And even though Helena’s sex ed portion of their health curriculum was controversial when it was approved in 2010, very few parents have opted to pull their students out of the classes, said Helena Superintendent Kent Kultgen.

Let’s not create legislation to accomplish something that better communication would solve. HB 239 has been transmitted to the senate and we hope it goes no further. However, we do hope the discussion continues on how best to provide our kids with the sex education they need.

(11) comments

Agent Smith
Agent Smith

What a kid learns in school should NEVER be out of a parent's control. But rather than make a fuss over Sex Ed, how about dropping it and teaching them something that won't embarrass them or cause them to snicker or cause them to judge their other classmates or cause them to deviate from their natural preferences - how about putting together a course in Montana History and teaching them that? Sprinkled with stories of frontier justice would also let them know early on that crime isn't tolerated.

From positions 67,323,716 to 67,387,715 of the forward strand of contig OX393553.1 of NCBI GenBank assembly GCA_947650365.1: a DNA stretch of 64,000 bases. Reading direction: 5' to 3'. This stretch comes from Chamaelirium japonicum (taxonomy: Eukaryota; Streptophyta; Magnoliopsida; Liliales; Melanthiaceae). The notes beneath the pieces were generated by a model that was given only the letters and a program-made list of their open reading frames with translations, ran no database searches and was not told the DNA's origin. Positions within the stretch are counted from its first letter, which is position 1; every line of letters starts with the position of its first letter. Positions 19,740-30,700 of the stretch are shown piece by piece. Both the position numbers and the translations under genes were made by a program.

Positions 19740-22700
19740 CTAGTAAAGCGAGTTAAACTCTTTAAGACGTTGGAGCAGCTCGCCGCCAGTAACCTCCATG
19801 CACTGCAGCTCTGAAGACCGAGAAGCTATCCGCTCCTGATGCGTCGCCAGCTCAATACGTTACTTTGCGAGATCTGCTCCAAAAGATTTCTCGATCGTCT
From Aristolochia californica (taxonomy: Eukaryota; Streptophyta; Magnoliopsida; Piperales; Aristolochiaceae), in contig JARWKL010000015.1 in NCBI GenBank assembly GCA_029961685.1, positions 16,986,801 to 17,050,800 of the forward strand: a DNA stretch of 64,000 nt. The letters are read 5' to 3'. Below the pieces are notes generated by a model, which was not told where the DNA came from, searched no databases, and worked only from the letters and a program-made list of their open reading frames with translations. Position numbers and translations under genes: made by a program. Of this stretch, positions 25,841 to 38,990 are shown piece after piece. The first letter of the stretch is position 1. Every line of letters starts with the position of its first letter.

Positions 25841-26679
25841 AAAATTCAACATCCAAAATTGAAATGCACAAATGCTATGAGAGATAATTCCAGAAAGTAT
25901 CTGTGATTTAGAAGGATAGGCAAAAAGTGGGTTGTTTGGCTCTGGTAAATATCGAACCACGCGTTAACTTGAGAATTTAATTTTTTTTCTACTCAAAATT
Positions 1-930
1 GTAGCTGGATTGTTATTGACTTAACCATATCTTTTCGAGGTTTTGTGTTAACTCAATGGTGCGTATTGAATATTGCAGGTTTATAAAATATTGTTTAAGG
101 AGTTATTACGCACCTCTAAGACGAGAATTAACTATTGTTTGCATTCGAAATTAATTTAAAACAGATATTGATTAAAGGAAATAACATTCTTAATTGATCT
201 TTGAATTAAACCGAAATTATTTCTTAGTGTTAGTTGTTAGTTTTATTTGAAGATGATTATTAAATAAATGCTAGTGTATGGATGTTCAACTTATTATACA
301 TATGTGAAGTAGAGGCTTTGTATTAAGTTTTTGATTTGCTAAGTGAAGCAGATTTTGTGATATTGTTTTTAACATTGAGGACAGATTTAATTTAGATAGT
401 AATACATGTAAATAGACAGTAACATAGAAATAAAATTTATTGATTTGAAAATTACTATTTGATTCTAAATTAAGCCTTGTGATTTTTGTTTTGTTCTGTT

And to think there was a time parents were smart enough to raise/teach their kids the basics. Now, lets turn it over to the government.


It's almost impossible for me to believe that anyone today believes someone should talk to children about sex without asking their parents first. This is not about "sex positive" or "morality." It's a pretty simple business people. people who are not legally of age to consent to sex should not be learning about sex without their parents being involved.


Amen! Montana's out of wedlock birth rate is already one of the highest in the nation. Lets not encourage that trend any further. I'd much rather my tax dollars go to teach sex ed than go to welfare payments. If parents want to encourage sexual ignorance in their children they are free to opt out of the class.